How to Customize Live View Shooting Data on a Canon EOS 60D Display - dummies

How to Customize Live View Shooting Data on a Canon EOS 60D Display

By Julie Adair King, Robert Correll

When you first use Live View mode on your Canon EOS 60D, you see your subject and the focusing frame. You can press Info to add basic shooting information (the exposure index, ISO, and battery indicator, to name a few) to the bottom of the display. A second press reveals an assortment of settings along the left side (white balance, AF mode, and so forth). A third press of the button adds a brightness histogram into the mix, and a fourth removes the histogram and adds the electronic level. Press Info again to cycle back to the default display.


The following list gives you the guided tour:

  • Data along the bottom of the screen is similar to data you normally see in the viewfinder display.

  • The Autofocus mode symbol appears regardless of whether you set your lens to manual or autofocus. The symbol tells you which of the three possible Autofocus options is selected.

  • Some other symbols on the left side of the screen are the same as when you view shooting information in Playback mode. Here’s a quick reminder:

    • Picture Style: Affect picture color, contrast, and sharpness.

    • White balance: The initials AWB represent Auto White Balance.

    • Drive mode: For example, Single Drive mode captures one image for each press of the shutter button.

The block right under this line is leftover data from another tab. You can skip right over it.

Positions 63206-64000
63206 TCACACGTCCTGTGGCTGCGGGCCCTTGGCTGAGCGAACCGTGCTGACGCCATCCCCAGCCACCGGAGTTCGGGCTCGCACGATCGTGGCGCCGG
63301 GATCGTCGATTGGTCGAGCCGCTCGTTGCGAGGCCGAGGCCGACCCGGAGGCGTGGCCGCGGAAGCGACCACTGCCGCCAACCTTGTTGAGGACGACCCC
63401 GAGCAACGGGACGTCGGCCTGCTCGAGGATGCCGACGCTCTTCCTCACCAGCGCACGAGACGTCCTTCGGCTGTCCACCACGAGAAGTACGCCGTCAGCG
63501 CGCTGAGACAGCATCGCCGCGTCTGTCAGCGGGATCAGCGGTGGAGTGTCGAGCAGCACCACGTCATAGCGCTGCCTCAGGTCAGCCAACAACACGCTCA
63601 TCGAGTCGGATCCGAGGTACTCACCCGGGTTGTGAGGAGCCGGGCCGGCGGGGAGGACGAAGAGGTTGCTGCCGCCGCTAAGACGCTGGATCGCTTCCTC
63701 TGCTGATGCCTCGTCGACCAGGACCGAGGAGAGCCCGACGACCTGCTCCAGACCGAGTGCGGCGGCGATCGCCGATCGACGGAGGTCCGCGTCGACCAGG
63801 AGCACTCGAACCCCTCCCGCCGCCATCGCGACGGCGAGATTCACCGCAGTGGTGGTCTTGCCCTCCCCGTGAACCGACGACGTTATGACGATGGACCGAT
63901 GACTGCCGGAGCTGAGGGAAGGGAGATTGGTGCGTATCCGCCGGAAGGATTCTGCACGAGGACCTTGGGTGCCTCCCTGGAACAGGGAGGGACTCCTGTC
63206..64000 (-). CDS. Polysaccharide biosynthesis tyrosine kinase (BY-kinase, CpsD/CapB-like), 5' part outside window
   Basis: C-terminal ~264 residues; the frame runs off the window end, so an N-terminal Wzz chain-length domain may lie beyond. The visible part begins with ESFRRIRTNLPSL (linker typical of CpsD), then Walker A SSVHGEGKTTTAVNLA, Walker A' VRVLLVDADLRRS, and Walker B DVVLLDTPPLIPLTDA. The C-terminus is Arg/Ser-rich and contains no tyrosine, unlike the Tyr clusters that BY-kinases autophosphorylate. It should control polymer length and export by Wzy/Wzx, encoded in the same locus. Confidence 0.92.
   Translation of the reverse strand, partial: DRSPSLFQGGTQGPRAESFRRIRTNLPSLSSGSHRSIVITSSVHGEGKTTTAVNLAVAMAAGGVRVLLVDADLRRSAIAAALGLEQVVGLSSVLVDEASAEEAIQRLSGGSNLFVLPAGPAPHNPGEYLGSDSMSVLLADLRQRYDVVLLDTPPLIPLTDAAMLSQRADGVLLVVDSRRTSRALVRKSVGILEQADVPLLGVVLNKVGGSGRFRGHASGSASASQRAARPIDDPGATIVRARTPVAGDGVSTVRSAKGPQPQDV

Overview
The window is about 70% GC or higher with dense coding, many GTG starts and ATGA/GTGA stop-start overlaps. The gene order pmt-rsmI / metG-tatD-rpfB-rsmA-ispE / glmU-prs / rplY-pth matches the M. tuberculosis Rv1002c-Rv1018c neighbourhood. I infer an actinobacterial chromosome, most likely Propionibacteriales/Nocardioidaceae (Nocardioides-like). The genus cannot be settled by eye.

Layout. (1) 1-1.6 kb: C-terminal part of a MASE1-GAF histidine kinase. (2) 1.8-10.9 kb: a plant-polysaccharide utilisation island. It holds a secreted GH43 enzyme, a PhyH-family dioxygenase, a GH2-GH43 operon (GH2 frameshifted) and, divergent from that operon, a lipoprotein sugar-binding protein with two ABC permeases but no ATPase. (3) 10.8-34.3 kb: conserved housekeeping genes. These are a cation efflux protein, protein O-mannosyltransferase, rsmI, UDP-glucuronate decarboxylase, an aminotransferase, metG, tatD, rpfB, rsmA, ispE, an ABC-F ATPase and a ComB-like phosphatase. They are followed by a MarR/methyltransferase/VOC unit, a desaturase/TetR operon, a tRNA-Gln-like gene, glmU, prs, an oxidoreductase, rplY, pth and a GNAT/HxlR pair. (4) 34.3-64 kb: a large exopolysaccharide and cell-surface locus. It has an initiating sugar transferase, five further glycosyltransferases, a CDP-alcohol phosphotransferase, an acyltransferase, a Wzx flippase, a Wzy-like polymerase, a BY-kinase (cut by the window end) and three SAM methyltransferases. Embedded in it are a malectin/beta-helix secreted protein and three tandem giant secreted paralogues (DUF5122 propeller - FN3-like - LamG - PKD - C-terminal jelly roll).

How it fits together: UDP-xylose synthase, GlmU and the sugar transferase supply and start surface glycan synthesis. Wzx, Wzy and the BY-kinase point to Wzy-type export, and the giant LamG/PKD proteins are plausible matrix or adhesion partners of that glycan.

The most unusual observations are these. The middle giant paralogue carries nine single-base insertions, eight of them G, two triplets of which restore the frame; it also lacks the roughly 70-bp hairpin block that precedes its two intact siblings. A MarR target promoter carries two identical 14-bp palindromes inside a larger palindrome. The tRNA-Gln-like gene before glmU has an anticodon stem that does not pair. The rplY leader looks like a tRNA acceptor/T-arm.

• Quality: This icon tells you the selected Quality setting.

    • AE (autoexposure) lock and flash status are two more symbols you might see on your screen. Neither symbol appears if you don’t use these features.

  • Symbols you might see in the lower-right corner indicate the following:

    • AEB: This symbol appears when you enable automatic exposure bracketing (AEB). If you see an FEB indication (flash exposure bracketing), that function is possible only when you shoot with a compatible Canon Speedlite external flash. See the flash unit’s manual for help with this option.

    • Exp.SIM: This symbol, which stands for Exposure Simulation, indicates whether the image brightness you see on the monitor is simulating the actual exposure you will record. If the symbol blinks or is dimmed, the camera can’t provide an accurate exposure preview, which can occur if the ambient light is either very bright or very dim. Exposure Simulation is also disabled when you use flash in Live View mode.

  • The brightness histogram is another tool you can use to gauge whether your current settings will produce a good exposure.